Administering Justice without emphasis on technicalities of the Law

The  1995 Constitution of the Republic of Uganda provides under Article 126(2) (e) that  in adjudicating cases of both civil and criminal nature the courts shall, subject to the law apply the following principles-

(e) substantive justice shall be administered without undue regard to technicalities.

Therefore this raises an issue of what constitutes “technicalities”?

Technicalities are strict rules of procedure points of law or small set of rules as opposed to the substance of law.

The High Court of Uganda addressed its mind to this in a recent decision in the Misc Cause No.001of 2019- GRACE NAMULONDO & 3 ORS. Vs JONE JOHNS SERWANGA SALONGO SENYONGA PATRICK  AND THE COMMISSIONER FOR LAND REGISTRATION BEFORE JUSTICE SSEKAANA MUSA.


The applicants filed an application under article 28 and sections 14,33,36(1) and 38 of the Judicature ACT and section 140,142 &168 of the registration of titles act and section 98 and order 52 rules 1,2, & 3 of the civil procedure rules. One of the issues that was raised was whether there was a valid and competent application on record in respect of the 1st 3rd and 4th applicants?

The applicants filed by way of notice of motion supported by an affidavit of only the first applicant .The respondents  contend  that the  applicants application is invalid because it is not supported by affidavits by the 2nd  3rd and 4th applicants . They submitted that the law is set out in order 3 rule 2 and Order 1 rule 12. They averred that it was a mandatory requirement that the persons deponing a single affidavit purportedly on behalf of others must do so with their authority and that the authority should be given in writing. Therefore lack of the same implied no authority had been given and lack of affidavits by the other applicants rendered the application invalid.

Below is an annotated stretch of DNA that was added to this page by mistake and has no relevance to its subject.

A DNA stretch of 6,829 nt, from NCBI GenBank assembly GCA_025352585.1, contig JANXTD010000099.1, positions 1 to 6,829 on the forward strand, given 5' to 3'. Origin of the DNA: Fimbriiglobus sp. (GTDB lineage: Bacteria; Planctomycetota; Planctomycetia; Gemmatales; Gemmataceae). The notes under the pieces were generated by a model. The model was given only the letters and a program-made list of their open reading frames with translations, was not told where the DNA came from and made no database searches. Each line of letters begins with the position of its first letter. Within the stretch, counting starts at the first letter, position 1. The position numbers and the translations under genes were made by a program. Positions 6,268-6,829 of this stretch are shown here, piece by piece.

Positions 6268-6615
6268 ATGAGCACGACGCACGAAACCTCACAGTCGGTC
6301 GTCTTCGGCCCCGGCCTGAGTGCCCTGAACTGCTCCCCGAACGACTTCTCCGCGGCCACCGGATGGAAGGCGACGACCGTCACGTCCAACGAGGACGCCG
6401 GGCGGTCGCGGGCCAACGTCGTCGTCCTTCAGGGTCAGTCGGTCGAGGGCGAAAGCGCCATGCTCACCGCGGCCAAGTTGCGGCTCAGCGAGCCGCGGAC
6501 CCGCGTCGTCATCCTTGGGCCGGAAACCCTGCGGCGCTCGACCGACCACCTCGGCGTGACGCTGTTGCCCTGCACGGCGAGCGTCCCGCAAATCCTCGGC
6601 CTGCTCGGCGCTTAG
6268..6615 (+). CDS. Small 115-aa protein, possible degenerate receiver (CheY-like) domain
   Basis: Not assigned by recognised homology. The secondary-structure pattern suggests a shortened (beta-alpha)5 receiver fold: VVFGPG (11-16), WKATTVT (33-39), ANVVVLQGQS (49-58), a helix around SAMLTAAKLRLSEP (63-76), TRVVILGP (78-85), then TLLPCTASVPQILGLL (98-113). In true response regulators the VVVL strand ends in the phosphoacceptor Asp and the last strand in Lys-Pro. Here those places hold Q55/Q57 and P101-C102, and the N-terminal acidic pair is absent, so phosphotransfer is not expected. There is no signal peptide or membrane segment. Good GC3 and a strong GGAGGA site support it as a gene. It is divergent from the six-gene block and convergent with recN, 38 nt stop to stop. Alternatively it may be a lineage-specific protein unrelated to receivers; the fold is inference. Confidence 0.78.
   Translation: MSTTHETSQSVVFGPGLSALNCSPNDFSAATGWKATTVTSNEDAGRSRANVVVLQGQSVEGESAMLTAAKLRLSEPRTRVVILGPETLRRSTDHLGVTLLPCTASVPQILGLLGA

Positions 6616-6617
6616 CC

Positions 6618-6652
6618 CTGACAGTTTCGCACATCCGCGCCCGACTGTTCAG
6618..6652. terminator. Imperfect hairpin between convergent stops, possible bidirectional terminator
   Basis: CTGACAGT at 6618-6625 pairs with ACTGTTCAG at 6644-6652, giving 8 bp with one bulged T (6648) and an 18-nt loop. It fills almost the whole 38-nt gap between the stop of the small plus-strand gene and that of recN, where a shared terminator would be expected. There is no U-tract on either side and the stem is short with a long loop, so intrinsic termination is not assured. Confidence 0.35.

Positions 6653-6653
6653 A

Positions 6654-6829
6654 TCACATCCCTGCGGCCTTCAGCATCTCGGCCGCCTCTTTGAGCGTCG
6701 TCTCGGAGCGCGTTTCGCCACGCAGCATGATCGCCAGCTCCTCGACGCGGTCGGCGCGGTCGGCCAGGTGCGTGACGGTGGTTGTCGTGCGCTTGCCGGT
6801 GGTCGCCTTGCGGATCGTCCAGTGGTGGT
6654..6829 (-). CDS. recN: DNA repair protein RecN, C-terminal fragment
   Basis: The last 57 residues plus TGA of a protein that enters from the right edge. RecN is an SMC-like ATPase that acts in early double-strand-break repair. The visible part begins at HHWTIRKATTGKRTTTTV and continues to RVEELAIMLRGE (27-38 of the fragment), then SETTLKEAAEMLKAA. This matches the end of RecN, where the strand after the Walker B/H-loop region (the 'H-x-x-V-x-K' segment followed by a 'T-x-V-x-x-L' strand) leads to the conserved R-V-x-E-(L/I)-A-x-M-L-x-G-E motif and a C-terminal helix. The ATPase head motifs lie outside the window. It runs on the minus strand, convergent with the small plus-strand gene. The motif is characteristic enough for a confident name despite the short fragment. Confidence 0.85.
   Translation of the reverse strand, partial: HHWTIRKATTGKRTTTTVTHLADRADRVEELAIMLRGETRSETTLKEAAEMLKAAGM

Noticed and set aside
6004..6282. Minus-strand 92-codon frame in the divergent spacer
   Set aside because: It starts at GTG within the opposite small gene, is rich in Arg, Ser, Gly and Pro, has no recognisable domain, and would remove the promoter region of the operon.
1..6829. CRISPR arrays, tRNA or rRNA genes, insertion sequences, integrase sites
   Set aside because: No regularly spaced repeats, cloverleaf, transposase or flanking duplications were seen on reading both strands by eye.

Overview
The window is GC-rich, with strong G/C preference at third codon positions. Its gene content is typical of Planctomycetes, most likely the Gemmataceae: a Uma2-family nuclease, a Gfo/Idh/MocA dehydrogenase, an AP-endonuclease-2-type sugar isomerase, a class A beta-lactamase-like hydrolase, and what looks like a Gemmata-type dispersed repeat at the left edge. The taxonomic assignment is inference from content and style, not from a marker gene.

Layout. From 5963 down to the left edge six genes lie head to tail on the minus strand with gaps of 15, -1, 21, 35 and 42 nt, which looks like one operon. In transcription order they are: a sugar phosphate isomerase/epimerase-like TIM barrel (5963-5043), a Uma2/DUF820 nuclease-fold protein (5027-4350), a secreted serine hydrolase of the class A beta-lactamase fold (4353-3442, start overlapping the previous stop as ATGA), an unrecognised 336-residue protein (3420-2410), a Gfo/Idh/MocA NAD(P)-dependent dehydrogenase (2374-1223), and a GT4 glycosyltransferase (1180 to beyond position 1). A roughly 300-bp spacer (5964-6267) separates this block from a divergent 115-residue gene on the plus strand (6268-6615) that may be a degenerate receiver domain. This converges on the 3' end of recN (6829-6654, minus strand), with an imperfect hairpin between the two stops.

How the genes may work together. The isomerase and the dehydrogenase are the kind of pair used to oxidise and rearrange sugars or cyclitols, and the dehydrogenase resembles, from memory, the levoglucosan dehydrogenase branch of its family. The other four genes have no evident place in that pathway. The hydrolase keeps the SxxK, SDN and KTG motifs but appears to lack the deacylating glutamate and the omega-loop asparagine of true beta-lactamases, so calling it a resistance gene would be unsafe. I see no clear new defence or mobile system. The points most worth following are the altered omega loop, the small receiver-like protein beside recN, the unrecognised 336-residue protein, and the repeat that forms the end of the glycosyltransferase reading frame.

The court ruled that the 1st applicant doesn’t state that she deposes the affidavit on behalf of others but rather she is well conversant with the matter and facts before court . Order 52 Rule 3 of the Civil Procedure Rules of Uganda, provides that “Every Notice of Motion shall state in general terms the grounds of the application and where any motion is grounded on evidence by affidavit, a copy of any Affidavit intended to be used shall be served with the Notice of Motion.” 

The application is complete on its own and an affidavit need only be filed if the a party feels there is evidence needed to support it.

Court further stated that the modern trend is to regard a defect as an irregularity which can be remedied rather than as a nullity. Every omission or mistake in practice  or procedure is henceforth to be regarded as an irregularity which court can and should rectify so long as it can do so without injustice and is not an abuse of court process. The application is valid and competently before court.


People always try to evade justice by giving a lot of importance to technicalities that are in essence not a  central part of the issue at hand and in this deny the aggrieved party substantive justice. Most cases collapse because of preliminary objections raised by advocates in Uganda regarding documentation and unnecessary timelines.

While the procedures stipulated under the law are to ensure speedy and effective dispensation of justice, the framers of the 1995 Constitution of the Republic of Uganda placed a burden on the courts to ensure that people should not be denied justice because of failure to strictly adhere to a technicality of law especially courts honor is not in danger.

While IT IS NOT A “MAGIC WAND”  it is at least a jump start in promotion and administering justice in Uganda.